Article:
'Increasing shareholder value'
The problem is too many people think that equates to short term measures that make the stock price go up. Yes, laying off a bunch of people will help your bottom line and very likely will increase your stock price for a time. But unless you are laying off people who are truly unnecessary, it is going to hurt in some way. Maybe only a little, if you really were overstaffed, or they were involved in a part of the company or product line that is no longer profitable.
But if they were developing your future products, or providing quality support that was the reason you had such loyal customers, then eventually their loss will be felt and the layoff will have turned out to have decreased shareholder value.
The problem is, the CEOs and Wall Street guys know this perfectly well, but don't care. The CEO can "increase shareholder value" and then jump ship to a bigger company with a proven track record of increasing shareholder value, and the company he left doesn't feel the pain until after he's gone. The Wall Street analysts who push for short term strategies like this just want to own the stock for a while, ride the gain, then get out and do it all over again with another company. They don't care about the long term future of the company, and have no incentive to care.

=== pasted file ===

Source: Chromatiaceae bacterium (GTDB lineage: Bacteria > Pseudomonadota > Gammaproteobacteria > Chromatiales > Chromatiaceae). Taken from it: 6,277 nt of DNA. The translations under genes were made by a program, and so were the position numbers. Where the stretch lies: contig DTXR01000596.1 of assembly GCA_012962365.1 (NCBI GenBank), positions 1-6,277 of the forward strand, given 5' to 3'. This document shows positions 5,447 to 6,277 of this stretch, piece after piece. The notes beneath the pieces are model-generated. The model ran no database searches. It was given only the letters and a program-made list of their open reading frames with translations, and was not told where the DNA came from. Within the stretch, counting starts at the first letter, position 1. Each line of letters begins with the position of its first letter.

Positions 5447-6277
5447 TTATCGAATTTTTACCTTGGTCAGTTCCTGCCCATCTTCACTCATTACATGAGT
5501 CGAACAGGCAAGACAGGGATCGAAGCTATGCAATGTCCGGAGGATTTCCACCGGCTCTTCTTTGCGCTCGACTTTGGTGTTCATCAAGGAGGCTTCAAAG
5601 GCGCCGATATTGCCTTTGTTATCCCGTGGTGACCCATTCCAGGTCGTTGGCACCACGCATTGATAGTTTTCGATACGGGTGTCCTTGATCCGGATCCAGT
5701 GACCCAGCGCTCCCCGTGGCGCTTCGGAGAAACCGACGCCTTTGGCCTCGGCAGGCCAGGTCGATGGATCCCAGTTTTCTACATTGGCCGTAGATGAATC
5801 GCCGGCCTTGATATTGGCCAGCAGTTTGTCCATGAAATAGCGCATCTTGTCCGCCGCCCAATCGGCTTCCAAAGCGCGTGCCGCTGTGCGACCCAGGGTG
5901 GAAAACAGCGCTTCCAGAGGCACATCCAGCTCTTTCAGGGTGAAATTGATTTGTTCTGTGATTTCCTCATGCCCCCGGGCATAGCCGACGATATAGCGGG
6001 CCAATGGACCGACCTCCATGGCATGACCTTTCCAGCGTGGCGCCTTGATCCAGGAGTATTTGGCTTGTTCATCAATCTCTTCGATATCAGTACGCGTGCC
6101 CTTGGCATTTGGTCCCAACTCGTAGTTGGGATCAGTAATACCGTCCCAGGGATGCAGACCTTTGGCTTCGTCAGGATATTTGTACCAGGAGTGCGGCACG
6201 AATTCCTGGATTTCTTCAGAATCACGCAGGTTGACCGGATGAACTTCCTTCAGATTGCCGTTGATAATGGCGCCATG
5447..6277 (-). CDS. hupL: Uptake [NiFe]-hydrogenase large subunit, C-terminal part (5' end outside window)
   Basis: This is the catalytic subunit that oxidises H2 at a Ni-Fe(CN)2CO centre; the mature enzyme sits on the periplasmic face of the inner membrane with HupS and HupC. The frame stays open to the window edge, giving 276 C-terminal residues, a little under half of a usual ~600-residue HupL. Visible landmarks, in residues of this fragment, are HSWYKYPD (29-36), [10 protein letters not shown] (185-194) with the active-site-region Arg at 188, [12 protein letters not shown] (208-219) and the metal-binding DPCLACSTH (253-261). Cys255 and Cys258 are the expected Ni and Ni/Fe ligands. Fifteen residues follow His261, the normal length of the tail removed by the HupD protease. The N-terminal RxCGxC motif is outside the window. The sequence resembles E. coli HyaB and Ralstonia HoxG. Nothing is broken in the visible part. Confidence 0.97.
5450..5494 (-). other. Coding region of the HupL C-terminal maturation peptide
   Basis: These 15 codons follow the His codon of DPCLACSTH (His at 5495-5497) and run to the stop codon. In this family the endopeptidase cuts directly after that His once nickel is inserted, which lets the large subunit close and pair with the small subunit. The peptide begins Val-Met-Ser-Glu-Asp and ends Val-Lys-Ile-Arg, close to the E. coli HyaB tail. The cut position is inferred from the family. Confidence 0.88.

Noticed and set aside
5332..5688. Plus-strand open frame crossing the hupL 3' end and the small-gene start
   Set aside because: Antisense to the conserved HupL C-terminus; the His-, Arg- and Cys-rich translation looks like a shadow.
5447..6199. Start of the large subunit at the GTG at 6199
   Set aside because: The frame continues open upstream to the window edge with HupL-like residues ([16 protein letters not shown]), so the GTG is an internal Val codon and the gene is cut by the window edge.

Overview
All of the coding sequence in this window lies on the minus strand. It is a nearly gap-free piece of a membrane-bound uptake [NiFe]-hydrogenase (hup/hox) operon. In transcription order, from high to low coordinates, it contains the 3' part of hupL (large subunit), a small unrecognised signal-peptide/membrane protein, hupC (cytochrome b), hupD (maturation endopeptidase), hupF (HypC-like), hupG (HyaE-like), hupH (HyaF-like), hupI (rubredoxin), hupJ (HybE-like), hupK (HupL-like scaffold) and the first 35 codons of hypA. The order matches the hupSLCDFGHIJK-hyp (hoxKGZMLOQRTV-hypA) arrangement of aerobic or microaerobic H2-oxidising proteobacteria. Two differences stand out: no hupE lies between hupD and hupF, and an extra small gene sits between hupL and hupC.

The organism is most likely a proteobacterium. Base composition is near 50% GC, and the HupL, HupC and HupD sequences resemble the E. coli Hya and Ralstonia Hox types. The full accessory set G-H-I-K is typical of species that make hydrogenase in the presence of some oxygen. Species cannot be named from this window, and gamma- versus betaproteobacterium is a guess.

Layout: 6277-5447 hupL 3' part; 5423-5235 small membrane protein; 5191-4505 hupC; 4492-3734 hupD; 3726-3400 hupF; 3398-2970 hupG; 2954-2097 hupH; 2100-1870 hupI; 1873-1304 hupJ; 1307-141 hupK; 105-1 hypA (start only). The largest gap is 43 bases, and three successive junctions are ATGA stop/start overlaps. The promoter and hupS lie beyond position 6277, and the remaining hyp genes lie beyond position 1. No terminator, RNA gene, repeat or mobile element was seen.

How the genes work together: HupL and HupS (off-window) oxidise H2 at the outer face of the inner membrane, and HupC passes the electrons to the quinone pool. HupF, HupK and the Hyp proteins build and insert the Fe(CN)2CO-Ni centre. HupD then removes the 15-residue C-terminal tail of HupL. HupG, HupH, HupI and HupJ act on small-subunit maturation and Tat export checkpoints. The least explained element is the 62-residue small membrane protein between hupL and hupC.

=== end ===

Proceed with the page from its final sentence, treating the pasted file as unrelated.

There are unfortunately very few guys like Warren Buffett out there who take a long term view on shareholder value - precisely because he chooses to make investments he can hold for a very long time.